The Last Girls of Pompeii

The Last Girls of Pompeii

4.3 13
by Kathryn Lasky
     
 

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In Pompeii, in the summer of A.D. 79, Julia and Sura appear to lead opposite lives. Julia is the daughter of a wealthy ship-builder; Sura is an orphan. Julia bears the Curse of Venus—a withered arm; Sura’s beauty turns heads. Julia is free; Sura is her slave.

Then Julia learns that her parents are planning to put her in the service of the Temple of

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Overview

In Pompeii, in the summer of A.D. 79, Julia and Sura appear to lead opposite lives. Julia is the daughter of a wealthy ship-builder; Sura is an orphan. Julia bears the Curse of Venus—a withered arm; Sura’s beauty turns heads. Julia is free; Sura is her slave.

Then Julia learns that her parents are planning to put her in the service of the Temple of Damia, the center of a cultish new religion, and Sura will be sold to an awful man who plans to make her his concubine.

But when Mt. Vesuvius erupts, Julia’s and Sura’s fates are forever altered, forcing them both to face the true meaning of freedom.

Editorial Reviews

KLIATT - Claire Rosser
We know Lasky as a fine historical novelist, and telling a story of the last days of Pompeii apparently has fulfilled a lifelong interest in that place of doom. She has chosen to create a fictional family and focuses on two young girls: the daughter of the house, Julia, and her slave, Sura. Sura has cared for Julia since Julia's birth and the two are close friends. Julia was born with a withered left arm, a deformity she endures but that others look upon with disgust, especially Julia's older sister Cornelia who is planning a wedding. Julia will never be able to marry because of her arm, and just as we know we are heading for the volcanic eruption that will destroy everyone (the characters, of course, don't know what is coming) we read about the well-meaning but desperate parents' plan to send Julia off to the Temple of Damia and sell Sura to raise money for Cornelia's expensive wedding. When the volcanic ash begins to fall and the earth trembles with the horror of things to come, Julia and Sura run off to find refuge and in so doing discover family secrets just as the family is destroyed. Helpful notes at the end of the story tell how the author came to this historical period and how she created her fictional family. She explains the role of religion in the lives of the Romans of this period and clarifies the archeological history of the discovery of Pompeii. A very successful approach, I think, and a good complement to any study of Roman history for this age group.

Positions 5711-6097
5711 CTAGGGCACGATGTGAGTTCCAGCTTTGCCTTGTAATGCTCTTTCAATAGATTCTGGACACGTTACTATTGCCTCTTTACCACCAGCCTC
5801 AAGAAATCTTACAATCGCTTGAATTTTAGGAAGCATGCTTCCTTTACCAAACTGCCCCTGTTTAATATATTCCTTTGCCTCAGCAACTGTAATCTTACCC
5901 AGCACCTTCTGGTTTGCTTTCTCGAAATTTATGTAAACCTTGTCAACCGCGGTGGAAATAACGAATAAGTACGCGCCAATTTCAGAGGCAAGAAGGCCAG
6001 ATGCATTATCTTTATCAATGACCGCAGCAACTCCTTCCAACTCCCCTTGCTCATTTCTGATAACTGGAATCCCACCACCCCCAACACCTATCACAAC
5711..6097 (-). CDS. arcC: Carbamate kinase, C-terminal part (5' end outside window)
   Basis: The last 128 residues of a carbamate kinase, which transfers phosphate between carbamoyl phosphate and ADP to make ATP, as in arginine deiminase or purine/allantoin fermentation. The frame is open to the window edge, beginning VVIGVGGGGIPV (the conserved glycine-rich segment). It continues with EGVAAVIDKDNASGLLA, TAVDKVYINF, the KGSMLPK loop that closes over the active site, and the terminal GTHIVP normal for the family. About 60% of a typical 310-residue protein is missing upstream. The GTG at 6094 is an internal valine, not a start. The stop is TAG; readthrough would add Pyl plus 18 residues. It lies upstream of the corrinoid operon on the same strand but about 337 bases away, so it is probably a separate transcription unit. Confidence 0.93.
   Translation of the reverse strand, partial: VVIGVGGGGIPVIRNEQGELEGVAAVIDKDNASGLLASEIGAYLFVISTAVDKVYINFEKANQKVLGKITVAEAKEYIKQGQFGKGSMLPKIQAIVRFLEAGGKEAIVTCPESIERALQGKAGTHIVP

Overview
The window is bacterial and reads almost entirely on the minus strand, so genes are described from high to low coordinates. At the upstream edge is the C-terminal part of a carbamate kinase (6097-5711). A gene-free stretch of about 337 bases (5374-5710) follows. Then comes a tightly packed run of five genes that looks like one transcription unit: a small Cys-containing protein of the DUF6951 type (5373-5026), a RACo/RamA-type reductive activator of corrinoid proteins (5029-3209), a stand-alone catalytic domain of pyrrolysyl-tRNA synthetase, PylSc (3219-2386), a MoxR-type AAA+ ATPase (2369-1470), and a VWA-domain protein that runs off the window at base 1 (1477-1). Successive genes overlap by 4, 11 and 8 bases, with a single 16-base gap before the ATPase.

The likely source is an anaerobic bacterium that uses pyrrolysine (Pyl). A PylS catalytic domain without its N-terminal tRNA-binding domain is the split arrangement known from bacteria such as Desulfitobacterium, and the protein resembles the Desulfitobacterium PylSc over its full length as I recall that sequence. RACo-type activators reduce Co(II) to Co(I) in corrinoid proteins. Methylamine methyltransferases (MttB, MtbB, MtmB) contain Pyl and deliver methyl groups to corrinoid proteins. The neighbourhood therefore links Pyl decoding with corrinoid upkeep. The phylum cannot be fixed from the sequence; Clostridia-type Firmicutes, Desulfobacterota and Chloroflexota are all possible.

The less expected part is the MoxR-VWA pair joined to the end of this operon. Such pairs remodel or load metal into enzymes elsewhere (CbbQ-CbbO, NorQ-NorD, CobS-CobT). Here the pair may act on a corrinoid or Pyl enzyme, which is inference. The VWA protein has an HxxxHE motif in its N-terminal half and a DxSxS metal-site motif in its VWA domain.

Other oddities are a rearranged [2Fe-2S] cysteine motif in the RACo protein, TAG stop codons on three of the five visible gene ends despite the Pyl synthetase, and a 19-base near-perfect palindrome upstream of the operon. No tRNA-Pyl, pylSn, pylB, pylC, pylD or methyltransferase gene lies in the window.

Kirkus Reviews
For all of the daily prophecies in Pompeii, A.D. 79, the "chicken-gut-reading augurs" and oaths to the gods and goddesses, only the Sybil of Sarnus foresaw the end of the world, and for Julia and Sura, it's a world they are none too pleased with. Sura is Julia's slave about to be sold, and Julia has a withered arm, the Curse of Venus that makes her an outcast in Roman society. In the midst of older sister Cornelia's wedding, Mt. Vesuvius blows, ruining the wedding and providing a chance for Sura and Julia to escape their fates. More than a story of the famous volcano, this is a richly observed story of two young women, each trapped by their circumstances in their culture, a reflection on time, destiny and memory, a story where early off-hand comments such as, "It's not the end of the world" and "Some things never change" portend more than is known. An intelligent, ruminative work for thoughtful readers. (historical note) (Historical fiction. 10+)